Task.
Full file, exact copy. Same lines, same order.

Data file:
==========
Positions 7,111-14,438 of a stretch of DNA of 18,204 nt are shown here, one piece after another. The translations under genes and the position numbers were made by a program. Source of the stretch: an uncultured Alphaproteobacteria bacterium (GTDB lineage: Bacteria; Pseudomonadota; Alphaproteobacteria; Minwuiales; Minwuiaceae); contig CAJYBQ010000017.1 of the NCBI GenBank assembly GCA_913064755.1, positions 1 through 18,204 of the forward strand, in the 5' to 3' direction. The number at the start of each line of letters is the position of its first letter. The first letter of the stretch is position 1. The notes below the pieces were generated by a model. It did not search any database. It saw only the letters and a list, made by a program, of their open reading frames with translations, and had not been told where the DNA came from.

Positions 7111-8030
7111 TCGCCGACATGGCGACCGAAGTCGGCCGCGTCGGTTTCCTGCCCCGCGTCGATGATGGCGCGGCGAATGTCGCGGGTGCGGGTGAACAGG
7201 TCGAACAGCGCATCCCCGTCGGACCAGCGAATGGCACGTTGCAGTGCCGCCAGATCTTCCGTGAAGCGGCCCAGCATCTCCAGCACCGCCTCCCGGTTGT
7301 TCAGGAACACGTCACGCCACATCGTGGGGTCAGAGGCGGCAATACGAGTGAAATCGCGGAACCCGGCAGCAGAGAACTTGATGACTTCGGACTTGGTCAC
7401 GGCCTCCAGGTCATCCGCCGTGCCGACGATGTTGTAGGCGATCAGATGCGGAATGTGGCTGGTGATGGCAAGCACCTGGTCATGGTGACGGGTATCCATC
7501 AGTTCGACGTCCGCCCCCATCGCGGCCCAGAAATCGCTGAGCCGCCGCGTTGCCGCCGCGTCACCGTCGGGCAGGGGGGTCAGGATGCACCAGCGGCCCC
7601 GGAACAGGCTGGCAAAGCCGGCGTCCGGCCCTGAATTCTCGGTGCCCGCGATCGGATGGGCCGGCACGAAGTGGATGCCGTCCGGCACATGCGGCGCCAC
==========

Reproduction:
Positions 7,111-14,438 of a stretch of DNA of 18,204 nt are shown here, one piece after another. The translations under genes and the position numbers were made by a program. Source of the stretch: an uncultured Alphaproteobacteria bacterium (GTDB lineage: Bacteria; Pseudomonadota; Alphaproteobacteria; Minwuiales; Minwuiaceae); contig CAJYBQ010000017.1 of the NCBI GenBank assembly GCA_913064755.1, positions 1 through 18,204 of the forward strand, in the 5' to 3' direction. The number at the start of each line of letters is the position of its first letter. The first letter of the stretch is position 1. The notes below the pieces were generated by a model. It did not search any database. It saw only the letters and a list, made by a program, of their open reading frames with translations, and had not been told where the DNA came from.

Positions 7111-8030
7111 TCGCCGACATGGCGACCGAAGTCGGCCGCGTCGGTTTCCTGCCCCGCGTCGATGATGGCGCGGCGAATGTCGCGGGTGCGGGTGAACAGG
7201 TCGAACAGCGCATCCCCGTCGGACCAGCGAATGGCACGTTGCAGTGCCGCCAGATCTTCCGTGAAGCGGCCCAGCATCTCCAGCACCGCCTCCCGGTTGT
7301 TCAGGAACACGTCACGCCACATCGTGGGGTCAGAGGCGGCAATACGAGTGAAATCGCGGAACCCGGCAGCAGAGAACTTGATGACTTCGGACTTGGTCAC
7401 GGCCTCCAGGTCATCCGCCGTGCCGACGATGTTGTAGGCGATCAGATGCGGAATGTGGCTGGTGATGGCAAGCACCTGGTCATGGTGACGGGTATCCATC
7501 AGTTCGACGTCCGCCCCCATCGCGGCCCAGAAATCGCTGAGCCGCCGCGTTGCCGCCGCGTCACCGTCGGGCAGGGGGGTCAGGATGCACCAGCGGCCCC
7601 GGAACAGGCTGGCAAAGCCGGCGTCCGGCCCTGAATTCTCGGTGCCCGCGATCGGATGGGCCGGCACGAAGTGGATGCCGTCCGGCACATGCGGCGCCAC